Between 1930 and 1993 Polychlorinated Biphenyls (PCBs) were extensively used in a variety of applications throughout the world. The applications were generally divided between closed (e.g. electrical transformers) and open. One of the most important open applications was as a solvent in carbonless copy paper. Although production and use of PCBs is heavily restricted in most of the countries, prolonged use of products containing PCBs as well as their physical-chemical characteristics and persistent nature allowed them to remain in the environment. The aim of the present paper was to provide an estimation of PCB concentrations in the waste paper samples from Danish household waste. Additionally, the goal was to estimate total amount of PCBs present in European paper and discuss implications it may have on paper recycling. Paper samples coming from Danish household waste were sorted into more detailed fractions to provide the composition of the waste flow. PCBs were quantified by means of gas chromatography coupled with mass spectrometry (GC-MS) in all of the samples collected. Total concentrations of PCBs in paper and board ranged from 18 to 31 μg/kg. Results extrapolated to the total of European paper show that PCBs in paper represent relatively small amount when compared to other open type applications. Contamination of food with PCBs could potentially be of concern and should be assessed in more details.

  • 4.
    Pivnenko, Kostyantyn
    et al.
    Technical University of Denmark, Denmark.
    Eriksson, Eva
    Technical University of Denmark, Denmark.
    Astrup, Thomas Fruergaard
    Technical University of Denmark, Denmark.
    Presence of potentially critical substances in waste paper2013In: Proceedings Sardinia 2013: fourteenth international waste management and landfill symposium, Cagliari, Italy: CISA Publisher , 2013Conference paper (Refereed)
    Abstract [en]

    The paper industry accounts for a significant share of the chemicals consumed by the industrial sector. Most of the chemicals used are additives, i.e. chemical substances added during pulp and paper preparation and final product manufacturing (conversion and printing) in order to facilitate the process itself as well as the quality or functionality of the final product. Such additives may be re-introduced to the paper production process once waste paper is recycled, leading to their accumulation and spreading in newly manufactured paper and board products. This study aimed at identification of the critical additives potentially present in paper products and quantification of a selected group of additives (Mineral Oil Hydrocarbons) in waste paper and board source segregated from Danish municipal solid waste.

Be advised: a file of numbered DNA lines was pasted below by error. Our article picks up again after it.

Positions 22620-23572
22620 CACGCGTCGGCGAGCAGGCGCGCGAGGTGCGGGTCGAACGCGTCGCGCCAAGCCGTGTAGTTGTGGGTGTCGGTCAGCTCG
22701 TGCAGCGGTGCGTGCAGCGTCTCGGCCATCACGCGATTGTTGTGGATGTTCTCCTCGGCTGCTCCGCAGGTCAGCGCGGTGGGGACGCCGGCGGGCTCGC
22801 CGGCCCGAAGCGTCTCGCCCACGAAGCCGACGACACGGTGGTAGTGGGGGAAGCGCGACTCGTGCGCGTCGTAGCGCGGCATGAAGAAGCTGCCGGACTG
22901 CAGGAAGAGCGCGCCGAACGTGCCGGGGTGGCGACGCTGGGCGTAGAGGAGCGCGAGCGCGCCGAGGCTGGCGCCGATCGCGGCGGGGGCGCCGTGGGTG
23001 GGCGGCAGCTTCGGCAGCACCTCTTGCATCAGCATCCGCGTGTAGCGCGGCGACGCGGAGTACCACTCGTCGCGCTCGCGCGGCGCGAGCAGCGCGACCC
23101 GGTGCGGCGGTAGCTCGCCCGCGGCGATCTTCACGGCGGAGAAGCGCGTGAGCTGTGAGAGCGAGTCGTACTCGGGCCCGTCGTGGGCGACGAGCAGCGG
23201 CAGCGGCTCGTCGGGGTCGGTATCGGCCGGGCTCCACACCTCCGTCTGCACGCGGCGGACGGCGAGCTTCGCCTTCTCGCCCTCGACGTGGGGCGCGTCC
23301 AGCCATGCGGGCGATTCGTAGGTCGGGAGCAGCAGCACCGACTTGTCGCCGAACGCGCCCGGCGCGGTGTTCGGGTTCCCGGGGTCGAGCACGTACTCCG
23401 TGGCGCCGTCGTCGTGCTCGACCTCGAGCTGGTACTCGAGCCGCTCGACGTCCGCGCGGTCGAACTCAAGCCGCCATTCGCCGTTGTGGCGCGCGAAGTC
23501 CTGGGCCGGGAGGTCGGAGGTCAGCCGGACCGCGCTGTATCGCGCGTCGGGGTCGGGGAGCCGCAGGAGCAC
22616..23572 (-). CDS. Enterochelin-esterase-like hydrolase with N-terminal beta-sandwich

• 5.
    Pivnenko, Kostyantyn
    et al.
    Technical University of Denmark, Denmark.
    Eriksson, Eva
    Technical University of Denmark, Denmark.
    Astrup, Thomas Fruergaard
    Technical University of Denmark, Denmark.
    Waste paper for recycling: Overview and identification of potentially critical substances2015In: Waste Management, ISSN 0956-053X, E-ISSN 1879-2456, Vol. 45, p. 134-142Article in journal (Refereed)
    Abstract [en]

    Paper product manufacturing involves a variety of chemicals used either directly in paper and pulp production or in the conversion processes (i.e. printing, gluing) that follow. Due to economic and environmental initiatives, paper recycling rates continue to rise. In Europe, recycling has increased by nearly 20% within the last decade or so, reaching a level of almost 72% in 2012. With increasing recycling rates, lower quality paper fractions may be included. This may potentially lead to accumulation or un-intended spreading of chemical substances contained in paper, e.g. by introducing chemicals contained in waste paper into the recycling loop. This study provides an overview of chemicals potentially present in paper and applies a sequential hazard screening procedure based on the intrinsic hazard, physical-chemical and biodegradability characteristics of the substances. Based on the results, 51 substances were identified as potentially critical (selected mineral oils, phthalates, phenols, parabens, as well as other groups of chemicals) in relation to paper recycling. It is recommended that these substances receive more attention in waste paper.

  • 6.
    Pivnenko, Kostyantyn
    et al.
    Technical University of Denmark, Denmark.
    Granby, Kit
    Technical University of Denmark, Denmark.
    Eriksson, Eva
    Technical University of Denmark, Denmark.
    Astrup, Thomas Fruergaard
    Technical University of Denmark, Denmark.
    Recycling of plastic waste: screening for brominated flame retardants (BFRs)2017In: Waste Management, ISSN 0956-053X, E-ISSN 1879-2456, Vol. 69, no November, p. 101-109Article in journal (Refereed)
    Abstract [en]